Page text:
Soho House & Co unveiled plans to open a 252-bedroom hotel with nine restaurants and bars in the city of London. The Ned hotel - which is a joint venture between Soho House and US hotel owner and developer Sydell group - is set to launch in spring 2017, at 27 Poultry, â¨a Grade I-listed building, which once housed the headquarters of the Midland Bank. Nick Jones, founder of Soho House & Co and 2015 Hotelier of the Year, announced the details at a reception at the property. Designed by Sir Edwin Lutyens in the 1920s, the impressive Portland stone building is located close to the Bank of England and the Guildhall. Ned was the nickname of Sir Edwin, one of the UK's most eminent architects who also designed the Cenotaph in London and the British Embassy in Washington. The managing director of the hotel will be Gareth Banner who until recently was general manager at the five-AA-star, 245-bedroom St Pancras Renaissance hotel for nearly three years.
It emerged in August that the names of restaurants being awarded new Michelin stars in Great Britain and Ireland would be announced on 3 October at a live event. The event, to mark the publication of the Michelin Guide Great Britain and Ireland 2017, was the first of its kind.
The Fat Duck regained the three Michelin stars that it held before relocating to Melbourne, Australia, for six months. Michelin also announced one new two-star and 18 new one-stars in its Michelin Guide Great Britain & Ireland 2017. The Raby Hunt in Darlington, County Durham, was the only new two-star property. Run by chef-patron James Close, the restaurant scrapped lunch service last October in an attempt to improve staff quality of life and creativity among its chefs. Meanwhile, the new one-Michelin-star restaurants included the Ritz London, Forest Side in Grasmere, Cumbria, and Trinity in Clapham Common, London.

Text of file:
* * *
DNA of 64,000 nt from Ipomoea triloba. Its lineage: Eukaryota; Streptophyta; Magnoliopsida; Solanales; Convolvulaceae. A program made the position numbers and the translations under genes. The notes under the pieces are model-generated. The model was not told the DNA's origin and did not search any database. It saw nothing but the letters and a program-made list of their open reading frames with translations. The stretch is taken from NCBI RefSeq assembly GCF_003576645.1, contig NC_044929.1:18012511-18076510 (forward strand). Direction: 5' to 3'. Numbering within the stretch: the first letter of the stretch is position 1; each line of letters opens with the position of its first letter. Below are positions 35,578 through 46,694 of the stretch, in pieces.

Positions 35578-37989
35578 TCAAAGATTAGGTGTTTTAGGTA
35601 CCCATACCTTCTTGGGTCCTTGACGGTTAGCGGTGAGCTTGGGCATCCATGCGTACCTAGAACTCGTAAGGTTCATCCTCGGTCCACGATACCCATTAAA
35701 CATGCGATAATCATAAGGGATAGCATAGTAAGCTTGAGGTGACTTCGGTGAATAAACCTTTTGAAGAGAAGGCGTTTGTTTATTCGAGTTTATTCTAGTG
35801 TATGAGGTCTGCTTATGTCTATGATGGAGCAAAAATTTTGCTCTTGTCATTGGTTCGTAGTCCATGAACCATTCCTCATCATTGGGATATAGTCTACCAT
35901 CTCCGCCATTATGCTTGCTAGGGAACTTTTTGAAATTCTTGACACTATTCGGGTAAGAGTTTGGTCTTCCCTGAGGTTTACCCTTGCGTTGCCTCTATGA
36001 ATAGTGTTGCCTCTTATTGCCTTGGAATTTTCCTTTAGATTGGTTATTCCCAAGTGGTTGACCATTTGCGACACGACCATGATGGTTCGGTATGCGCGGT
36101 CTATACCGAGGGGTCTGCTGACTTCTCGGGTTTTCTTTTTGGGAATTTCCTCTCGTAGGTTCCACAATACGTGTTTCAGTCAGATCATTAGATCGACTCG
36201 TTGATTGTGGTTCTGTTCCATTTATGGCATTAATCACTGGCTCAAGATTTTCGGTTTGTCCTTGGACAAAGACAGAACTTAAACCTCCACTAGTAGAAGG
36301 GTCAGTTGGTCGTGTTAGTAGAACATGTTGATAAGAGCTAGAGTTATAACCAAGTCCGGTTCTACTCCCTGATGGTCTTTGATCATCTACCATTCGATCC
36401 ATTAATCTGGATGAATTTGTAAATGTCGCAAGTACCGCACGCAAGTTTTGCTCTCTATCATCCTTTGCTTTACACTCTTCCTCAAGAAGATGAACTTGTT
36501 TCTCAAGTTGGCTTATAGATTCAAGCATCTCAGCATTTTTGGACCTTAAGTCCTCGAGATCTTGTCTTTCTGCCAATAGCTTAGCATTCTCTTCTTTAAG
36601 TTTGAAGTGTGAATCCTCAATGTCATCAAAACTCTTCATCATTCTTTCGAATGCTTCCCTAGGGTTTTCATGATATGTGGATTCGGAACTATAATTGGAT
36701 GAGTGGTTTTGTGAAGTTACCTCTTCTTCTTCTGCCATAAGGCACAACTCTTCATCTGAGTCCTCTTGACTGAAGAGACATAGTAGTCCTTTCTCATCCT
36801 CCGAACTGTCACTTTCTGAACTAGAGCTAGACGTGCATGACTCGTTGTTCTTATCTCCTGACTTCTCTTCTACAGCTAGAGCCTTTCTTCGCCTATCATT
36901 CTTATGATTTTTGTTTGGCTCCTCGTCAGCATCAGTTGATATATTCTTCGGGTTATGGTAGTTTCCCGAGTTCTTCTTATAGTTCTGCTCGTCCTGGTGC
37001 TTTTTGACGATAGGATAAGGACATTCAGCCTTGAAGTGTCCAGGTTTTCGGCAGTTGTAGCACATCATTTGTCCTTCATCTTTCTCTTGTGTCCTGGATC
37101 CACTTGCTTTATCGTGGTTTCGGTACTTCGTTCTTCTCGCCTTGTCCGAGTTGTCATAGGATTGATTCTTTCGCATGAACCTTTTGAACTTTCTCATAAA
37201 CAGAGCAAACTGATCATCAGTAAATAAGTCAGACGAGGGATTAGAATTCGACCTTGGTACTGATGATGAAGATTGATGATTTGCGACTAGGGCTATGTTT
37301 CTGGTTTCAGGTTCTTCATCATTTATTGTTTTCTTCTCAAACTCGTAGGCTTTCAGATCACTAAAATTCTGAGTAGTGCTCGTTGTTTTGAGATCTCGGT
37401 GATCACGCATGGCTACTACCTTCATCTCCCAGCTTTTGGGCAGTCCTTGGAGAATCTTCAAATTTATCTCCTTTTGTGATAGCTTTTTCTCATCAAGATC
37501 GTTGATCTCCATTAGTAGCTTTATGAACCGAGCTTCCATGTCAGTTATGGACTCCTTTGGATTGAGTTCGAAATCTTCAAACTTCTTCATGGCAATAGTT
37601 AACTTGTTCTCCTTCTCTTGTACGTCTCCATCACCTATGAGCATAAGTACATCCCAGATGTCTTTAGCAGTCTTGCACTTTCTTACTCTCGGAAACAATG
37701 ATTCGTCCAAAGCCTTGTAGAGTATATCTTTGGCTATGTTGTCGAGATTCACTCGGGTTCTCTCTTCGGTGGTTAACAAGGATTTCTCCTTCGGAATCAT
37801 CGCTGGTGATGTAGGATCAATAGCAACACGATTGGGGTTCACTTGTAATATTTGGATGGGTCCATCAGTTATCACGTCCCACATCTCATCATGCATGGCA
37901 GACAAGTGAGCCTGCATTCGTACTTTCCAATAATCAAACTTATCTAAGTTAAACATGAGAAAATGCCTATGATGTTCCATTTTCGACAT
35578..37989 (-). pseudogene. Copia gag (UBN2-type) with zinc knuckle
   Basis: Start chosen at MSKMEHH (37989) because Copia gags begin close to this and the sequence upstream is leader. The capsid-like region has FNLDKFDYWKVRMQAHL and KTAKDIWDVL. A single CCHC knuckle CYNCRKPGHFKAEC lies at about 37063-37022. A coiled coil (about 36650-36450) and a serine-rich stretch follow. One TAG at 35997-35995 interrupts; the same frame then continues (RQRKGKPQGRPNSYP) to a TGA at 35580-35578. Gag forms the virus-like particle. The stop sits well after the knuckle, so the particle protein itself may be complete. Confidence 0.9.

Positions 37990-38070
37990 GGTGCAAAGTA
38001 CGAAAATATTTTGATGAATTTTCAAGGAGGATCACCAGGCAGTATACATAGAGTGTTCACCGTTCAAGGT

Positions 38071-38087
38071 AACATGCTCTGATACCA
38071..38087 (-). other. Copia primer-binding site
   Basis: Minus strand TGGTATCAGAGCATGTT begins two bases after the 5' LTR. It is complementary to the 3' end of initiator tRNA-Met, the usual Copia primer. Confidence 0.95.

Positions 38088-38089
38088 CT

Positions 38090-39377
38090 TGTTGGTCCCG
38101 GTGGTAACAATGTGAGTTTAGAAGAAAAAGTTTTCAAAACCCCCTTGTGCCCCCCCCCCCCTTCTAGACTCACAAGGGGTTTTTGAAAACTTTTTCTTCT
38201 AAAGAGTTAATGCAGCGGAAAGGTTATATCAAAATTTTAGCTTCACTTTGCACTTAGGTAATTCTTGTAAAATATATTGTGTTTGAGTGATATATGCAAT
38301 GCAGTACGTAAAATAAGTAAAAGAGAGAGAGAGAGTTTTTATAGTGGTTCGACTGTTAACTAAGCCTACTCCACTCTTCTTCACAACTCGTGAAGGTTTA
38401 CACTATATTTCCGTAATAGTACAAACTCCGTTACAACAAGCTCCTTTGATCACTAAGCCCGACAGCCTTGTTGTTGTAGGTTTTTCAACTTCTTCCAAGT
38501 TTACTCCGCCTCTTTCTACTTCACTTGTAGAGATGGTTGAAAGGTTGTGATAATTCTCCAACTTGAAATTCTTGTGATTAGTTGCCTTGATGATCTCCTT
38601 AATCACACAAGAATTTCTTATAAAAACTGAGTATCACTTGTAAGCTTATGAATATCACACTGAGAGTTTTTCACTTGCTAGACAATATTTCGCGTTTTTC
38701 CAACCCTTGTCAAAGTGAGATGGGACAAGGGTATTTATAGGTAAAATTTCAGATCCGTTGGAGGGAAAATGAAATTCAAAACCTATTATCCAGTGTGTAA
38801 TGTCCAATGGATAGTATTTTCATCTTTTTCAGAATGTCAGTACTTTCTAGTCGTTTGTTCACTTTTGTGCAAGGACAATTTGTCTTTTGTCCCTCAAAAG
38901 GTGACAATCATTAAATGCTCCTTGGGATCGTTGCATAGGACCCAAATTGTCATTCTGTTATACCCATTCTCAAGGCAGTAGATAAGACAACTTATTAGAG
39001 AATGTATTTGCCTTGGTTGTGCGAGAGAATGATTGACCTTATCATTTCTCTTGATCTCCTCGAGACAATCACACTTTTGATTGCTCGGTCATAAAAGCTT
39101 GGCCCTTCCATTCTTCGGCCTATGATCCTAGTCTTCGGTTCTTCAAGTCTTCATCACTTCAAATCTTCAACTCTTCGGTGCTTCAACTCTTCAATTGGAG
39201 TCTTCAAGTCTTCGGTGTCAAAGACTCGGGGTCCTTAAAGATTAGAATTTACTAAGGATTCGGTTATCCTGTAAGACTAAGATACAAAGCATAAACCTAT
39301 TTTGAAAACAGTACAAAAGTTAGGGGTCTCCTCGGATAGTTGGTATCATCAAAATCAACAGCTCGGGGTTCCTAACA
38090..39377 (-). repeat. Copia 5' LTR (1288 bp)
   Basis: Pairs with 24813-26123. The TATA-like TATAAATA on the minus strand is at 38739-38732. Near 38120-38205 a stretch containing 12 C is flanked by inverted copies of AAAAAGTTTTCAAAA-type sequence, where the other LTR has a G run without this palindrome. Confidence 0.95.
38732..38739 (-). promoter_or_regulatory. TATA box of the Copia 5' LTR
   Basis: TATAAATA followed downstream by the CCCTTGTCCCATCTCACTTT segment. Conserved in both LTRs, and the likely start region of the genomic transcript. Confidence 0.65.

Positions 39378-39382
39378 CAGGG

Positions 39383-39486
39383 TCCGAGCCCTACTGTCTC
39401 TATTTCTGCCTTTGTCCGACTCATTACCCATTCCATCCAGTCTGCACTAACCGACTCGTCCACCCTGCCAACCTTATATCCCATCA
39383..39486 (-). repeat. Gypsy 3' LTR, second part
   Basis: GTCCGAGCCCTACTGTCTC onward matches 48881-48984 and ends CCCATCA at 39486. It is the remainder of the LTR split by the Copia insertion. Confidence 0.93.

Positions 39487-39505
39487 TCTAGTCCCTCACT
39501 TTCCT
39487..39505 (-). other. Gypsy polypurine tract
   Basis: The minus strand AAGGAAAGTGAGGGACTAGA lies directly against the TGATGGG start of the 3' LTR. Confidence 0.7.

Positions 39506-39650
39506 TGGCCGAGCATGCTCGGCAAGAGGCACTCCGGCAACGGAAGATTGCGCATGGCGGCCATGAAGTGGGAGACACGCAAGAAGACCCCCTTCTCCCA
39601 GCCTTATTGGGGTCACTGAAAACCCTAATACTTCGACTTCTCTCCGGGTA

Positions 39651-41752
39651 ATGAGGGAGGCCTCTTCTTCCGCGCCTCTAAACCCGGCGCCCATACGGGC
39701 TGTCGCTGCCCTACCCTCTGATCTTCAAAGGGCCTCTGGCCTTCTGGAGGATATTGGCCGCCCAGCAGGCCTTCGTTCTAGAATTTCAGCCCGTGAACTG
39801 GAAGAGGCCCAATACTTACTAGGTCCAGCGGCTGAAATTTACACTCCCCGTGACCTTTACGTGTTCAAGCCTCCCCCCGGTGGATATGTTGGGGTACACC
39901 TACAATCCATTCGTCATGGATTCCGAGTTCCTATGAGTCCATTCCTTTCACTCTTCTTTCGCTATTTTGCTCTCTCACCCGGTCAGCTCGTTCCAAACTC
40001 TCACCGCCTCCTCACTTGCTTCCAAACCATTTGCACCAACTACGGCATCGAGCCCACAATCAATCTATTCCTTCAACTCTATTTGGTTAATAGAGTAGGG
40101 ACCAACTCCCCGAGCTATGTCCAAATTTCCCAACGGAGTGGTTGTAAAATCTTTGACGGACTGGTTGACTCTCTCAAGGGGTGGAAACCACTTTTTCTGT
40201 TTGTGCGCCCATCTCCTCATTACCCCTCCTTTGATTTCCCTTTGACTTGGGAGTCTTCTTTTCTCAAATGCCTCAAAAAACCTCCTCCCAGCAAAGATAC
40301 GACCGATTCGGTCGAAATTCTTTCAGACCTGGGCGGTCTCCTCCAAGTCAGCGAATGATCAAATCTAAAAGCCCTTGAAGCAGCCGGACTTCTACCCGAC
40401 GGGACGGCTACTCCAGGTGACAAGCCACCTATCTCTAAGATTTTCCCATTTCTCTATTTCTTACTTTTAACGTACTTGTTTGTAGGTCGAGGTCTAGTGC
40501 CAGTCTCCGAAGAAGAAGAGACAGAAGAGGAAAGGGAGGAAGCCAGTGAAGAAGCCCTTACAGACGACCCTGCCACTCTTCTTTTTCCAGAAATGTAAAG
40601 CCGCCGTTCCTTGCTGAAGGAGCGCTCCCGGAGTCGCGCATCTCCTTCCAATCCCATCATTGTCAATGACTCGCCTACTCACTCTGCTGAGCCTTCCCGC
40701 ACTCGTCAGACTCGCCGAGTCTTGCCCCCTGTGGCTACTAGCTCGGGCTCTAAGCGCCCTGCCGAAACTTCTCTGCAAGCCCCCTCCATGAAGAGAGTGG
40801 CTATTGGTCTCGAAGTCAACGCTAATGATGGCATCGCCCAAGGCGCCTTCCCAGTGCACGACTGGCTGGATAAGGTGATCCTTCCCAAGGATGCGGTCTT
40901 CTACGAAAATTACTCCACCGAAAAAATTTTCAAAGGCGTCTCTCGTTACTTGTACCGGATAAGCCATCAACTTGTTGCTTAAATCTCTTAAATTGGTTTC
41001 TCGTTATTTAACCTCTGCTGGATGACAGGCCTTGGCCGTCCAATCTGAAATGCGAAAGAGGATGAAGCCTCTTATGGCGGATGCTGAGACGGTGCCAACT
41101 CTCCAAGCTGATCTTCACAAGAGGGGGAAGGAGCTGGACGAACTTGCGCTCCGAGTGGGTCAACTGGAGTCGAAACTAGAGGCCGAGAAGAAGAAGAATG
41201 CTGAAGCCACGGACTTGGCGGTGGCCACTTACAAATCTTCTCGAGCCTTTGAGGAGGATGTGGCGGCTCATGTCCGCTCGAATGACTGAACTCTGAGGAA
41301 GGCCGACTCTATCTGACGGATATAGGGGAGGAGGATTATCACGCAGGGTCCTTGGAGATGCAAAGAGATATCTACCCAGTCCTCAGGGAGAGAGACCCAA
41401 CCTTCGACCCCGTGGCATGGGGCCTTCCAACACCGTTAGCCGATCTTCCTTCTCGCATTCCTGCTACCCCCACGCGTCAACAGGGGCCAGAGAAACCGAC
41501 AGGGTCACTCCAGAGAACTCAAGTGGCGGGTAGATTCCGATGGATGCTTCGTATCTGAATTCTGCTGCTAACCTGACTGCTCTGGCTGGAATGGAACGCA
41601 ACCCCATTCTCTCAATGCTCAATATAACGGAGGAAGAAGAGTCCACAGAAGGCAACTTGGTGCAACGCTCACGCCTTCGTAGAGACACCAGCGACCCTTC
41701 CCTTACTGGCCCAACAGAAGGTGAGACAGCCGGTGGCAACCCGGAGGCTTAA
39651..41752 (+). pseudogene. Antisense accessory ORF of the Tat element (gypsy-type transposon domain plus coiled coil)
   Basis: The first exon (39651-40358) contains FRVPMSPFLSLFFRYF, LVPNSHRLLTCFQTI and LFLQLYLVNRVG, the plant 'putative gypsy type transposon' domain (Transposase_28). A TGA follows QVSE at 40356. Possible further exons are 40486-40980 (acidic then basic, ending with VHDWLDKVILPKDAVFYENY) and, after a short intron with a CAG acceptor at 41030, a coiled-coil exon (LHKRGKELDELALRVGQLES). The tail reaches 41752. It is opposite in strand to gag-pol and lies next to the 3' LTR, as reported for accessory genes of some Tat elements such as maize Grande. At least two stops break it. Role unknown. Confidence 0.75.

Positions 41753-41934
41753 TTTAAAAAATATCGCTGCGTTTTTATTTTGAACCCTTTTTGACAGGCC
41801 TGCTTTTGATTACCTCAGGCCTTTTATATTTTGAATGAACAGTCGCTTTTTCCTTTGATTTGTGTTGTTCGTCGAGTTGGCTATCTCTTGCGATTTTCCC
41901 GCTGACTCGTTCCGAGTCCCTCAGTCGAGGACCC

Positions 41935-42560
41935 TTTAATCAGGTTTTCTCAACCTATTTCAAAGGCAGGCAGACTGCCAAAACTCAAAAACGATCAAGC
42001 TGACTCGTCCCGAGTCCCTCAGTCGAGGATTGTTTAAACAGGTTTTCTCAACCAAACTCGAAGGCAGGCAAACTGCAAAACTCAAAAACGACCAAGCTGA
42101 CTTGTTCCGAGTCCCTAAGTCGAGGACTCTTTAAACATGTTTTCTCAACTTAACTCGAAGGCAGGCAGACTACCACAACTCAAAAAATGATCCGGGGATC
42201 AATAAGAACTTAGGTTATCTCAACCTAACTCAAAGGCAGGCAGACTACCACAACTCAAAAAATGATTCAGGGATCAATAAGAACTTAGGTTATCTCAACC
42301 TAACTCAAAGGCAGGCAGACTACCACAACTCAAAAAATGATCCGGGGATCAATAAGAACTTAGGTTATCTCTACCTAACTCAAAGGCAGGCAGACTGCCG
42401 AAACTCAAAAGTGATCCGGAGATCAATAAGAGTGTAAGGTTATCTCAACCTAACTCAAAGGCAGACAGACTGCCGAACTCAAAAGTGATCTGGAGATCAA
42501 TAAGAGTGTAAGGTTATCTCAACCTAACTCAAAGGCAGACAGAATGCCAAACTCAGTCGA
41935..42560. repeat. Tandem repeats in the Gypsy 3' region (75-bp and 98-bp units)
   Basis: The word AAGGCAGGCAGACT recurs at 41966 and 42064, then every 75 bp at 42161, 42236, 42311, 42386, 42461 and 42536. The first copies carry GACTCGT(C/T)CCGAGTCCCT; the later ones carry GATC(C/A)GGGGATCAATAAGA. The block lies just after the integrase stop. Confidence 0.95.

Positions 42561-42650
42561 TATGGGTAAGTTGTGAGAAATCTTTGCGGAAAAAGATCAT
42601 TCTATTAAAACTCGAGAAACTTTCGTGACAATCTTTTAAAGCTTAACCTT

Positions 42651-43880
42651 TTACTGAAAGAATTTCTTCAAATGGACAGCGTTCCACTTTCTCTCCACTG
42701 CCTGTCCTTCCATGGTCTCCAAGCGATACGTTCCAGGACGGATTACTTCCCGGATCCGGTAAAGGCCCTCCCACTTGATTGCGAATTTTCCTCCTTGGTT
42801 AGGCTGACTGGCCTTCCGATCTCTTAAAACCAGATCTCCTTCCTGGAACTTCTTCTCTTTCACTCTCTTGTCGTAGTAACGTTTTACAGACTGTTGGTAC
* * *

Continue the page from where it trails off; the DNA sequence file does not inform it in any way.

Chef Claude Bosi announced the closure of his two-Michelin-starred restaurant Hibiscus, in Mayfair. The restaurant closed for good on â¨1 October 2016 after nine years in London. It later emerged that Bosi would open a new venture in London on the site of Bibendum in South Kensington.
Food industry tycoon Ranjit Boparan acquired part of restaurant chain Ed's Easy Diner via Giraffe Concepts for an undisclosed sum. â¨The deal saw Giraffe Concepts, owned by Boparan Restaurant Holdings, which also counts other restaurant concepts such as Harry Ramsdens, FishWorks and the Cinnamon Collection in its stable, take on 33 Ed's Easy Diner restaurants and its head office, safeguarding around 700 jobs.